Holt's dismissal another tough lesson for all

Indiana dismissed sophomore forward Emmitt Holt on Monday after his second alcohol-related incident in less than a year.

Indiana dismissed sophomore forward Emmitt Holt on Monday, 10 days after he and teammate Thomas Bryant were cited by police for illegal alcohol possession on campus in Bloomington.

It was Holt's second alcohol-related incident in less than 12 months. He struck then-teammate Devin Davis with a car last Halloween, leaving Davis with a traumatic brain injury. Holt was not responsible for the accident, however, because Davis ran in front of the car for a reason that remains unknown.

Holt is the third Indiana player to be dismissed from the team in just over three months. Davis and Hanner Mosquera-Perea were let go on May 14 after they were cited for possession of marijuana in a campus dorm room.

Holt's dismissal leaves the Hoosiers, once again, rather thin on the front line. Bryant, a freshman and McDonalds All-American, will now have to carry even more of the load, and Michigan transfer Max Bielfeldt also figures to log heavy minutes. Tom Crean will likely be forced to play small at times, something that worked for the Hoosiers a season ago. Don't be surprised to see Troy Williams at the 4 for extended stretches again.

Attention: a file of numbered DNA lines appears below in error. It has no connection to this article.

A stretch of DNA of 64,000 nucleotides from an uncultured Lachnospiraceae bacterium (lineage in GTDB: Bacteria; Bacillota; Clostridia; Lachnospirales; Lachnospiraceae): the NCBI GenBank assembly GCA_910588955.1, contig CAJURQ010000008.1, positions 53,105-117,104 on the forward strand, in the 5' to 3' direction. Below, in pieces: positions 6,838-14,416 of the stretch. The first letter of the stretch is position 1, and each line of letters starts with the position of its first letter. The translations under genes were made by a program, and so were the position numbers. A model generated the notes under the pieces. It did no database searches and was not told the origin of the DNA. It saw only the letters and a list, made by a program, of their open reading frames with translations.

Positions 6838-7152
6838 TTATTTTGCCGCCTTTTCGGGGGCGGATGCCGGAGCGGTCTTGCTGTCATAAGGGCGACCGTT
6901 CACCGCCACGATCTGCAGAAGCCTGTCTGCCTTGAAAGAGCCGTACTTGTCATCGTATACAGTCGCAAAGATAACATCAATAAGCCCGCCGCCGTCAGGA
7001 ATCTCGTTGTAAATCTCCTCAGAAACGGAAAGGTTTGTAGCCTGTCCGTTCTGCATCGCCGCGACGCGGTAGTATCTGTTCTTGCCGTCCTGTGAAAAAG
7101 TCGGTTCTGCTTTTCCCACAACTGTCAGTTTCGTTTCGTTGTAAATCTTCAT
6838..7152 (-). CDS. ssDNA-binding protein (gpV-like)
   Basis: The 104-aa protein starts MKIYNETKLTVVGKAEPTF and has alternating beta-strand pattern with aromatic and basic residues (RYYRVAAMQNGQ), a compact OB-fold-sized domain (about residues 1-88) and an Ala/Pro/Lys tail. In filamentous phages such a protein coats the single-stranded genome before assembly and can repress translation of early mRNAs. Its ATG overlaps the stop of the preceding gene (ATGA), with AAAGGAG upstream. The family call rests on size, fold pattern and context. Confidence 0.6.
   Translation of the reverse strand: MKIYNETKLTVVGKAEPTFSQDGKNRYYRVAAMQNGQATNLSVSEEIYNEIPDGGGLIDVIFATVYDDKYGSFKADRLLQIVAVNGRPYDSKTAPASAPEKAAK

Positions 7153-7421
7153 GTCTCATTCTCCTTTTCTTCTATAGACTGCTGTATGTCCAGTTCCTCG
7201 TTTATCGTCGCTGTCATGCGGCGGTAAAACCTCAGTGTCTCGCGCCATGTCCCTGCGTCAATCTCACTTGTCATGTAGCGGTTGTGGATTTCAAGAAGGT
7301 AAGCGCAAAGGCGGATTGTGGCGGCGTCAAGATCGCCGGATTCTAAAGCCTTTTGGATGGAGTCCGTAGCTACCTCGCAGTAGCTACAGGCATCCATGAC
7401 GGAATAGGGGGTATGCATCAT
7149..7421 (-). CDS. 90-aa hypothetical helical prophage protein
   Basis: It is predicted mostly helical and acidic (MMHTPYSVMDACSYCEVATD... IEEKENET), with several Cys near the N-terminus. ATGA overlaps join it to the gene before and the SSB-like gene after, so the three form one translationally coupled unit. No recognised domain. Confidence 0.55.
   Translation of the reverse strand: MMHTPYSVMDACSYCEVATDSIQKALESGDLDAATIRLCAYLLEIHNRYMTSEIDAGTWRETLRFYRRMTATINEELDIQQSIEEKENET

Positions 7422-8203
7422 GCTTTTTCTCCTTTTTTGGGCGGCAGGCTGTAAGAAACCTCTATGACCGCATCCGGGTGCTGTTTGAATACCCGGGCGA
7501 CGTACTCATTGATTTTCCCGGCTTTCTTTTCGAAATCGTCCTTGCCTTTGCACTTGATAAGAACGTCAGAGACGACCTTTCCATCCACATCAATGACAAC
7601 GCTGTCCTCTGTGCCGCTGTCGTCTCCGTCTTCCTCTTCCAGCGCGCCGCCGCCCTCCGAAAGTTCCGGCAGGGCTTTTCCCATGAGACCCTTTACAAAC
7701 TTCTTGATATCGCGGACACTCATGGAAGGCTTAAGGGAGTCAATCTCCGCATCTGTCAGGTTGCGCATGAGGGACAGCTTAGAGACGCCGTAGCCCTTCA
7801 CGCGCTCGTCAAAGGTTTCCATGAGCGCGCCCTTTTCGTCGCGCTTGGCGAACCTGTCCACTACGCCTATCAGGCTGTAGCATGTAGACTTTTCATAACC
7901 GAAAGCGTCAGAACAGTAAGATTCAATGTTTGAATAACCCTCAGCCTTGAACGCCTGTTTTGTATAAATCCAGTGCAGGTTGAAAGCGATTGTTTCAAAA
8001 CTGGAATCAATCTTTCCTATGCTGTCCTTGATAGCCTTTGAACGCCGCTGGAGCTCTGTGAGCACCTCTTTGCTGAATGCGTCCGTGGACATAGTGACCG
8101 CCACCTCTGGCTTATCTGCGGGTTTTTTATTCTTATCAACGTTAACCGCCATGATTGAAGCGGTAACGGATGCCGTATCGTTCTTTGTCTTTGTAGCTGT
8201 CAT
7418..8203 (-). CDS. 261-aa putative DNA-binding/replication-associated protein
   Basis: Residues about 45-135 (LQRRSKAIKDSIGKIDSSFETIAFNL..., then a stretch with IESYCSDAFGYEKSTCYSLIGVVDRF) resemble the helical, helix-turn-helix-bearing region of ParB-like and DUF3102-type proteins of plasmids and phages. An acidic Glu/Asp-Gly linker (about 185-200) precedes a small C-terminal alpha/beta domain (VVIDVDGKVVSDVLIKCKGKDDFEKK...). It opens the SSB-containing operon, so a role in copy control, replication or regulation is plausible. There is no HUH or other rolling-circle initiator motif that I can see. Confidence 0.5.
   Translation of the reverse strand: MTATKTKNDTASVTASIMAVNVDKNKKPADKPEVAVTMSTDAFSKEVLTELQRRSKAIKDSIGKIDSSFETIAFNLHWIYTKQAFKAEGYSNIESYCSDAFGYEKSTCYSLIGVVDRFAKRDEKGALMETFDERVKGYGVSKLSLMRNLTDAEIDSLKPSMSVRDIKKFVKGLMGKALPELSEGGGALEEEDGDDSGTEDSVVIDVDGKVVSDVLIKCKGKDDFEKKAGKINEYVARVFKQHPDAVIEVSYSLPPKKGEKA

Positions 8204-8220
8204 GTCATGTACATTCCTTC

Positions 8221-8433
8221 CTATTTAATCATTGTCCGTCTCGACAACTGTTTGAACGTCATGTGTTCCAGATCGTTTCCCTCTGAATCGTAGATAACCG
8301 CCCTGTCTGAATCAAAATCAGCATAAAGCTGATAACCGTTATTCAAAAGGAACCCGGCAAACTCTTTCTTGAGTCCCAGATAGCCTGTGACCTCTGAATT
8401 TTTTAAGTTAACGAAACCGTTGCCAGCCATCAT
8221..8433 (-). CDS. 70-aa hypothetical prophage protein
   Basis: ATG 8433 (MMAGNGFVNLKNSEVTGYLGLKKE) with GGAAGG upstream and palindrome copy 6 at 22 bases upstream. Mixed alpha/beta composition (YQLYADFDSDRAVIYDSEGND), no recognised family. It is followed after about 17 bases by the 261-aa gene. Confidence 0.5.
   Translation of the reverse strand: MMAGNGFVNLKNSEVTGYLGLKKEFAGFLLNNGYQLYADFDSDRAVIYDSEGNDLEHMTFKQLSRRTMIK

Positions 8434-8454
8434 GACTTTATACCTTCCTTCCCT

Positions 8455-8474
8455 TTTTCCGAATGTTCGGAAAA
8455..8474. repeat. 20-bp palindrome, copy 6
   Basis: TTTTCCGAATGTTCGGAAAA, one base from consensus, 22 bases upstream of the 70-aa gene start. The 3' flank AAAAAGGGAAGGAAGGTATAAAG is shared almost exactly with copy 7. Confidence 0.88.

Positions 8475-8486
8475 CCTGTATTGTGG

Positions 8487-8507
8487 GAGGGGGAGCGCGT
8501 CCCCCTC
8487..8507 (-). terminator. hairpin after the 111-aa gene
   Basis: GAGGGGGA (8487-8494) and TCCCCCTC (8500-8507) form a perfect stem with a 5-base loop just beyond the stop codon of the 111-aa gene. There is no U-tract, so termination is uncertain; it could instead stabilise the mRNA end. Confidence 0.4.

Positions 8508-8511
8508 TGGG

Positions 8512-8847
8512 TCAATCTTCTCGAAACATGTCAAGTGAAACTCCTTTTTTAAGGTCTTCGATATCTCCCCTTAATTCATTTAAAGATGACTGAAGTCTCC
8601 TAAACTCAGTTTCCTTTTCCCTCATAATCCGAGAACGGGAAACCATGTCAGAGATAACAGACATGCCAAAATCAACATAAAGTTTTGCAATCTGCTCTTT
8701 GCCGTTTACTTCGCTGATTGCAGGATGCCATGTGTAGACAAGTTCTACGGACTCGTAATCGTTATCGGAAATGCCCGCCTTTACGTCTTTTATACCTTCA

But that's a discussion for another time. Even more important than the impact this has on the court is the hard lesson that comes from Holt's dismissal. The message should be clear to every player on the Indiana roster by now, but it should also open the eyes of every young athlete with aspirations of playing sports in college and beyond. If you're unclear exactly what the message is, let me translate it for you:

All of your actions matter. Somebody is always watching. There will always be people in this world that try to distract you from your goals and your dreams. There will always be people that want to take those dreams away from you. But anybody who encourages you to do things that jeopardize your dreams and your future is not your friend. Those people do not have your best interests in mind, and you must find the courage to stand up to such people and refuse to allow them to jeopardize the things you have worked so hard to earn. You could make 999 right decisions in a row, but one wrong one could ruin the very thing that you worked your entire life to achieve. Don't let that happen.

Right now, Indiana's basketball players are having a hard time hearing that message, but they must. Crean has made his position very clear: Shape up or you're gone. At the end of the day, the team and the program is far bigger than any one player. Will these Hoosiers ever learn from their former teammates' mistakes?

One can only hope so.

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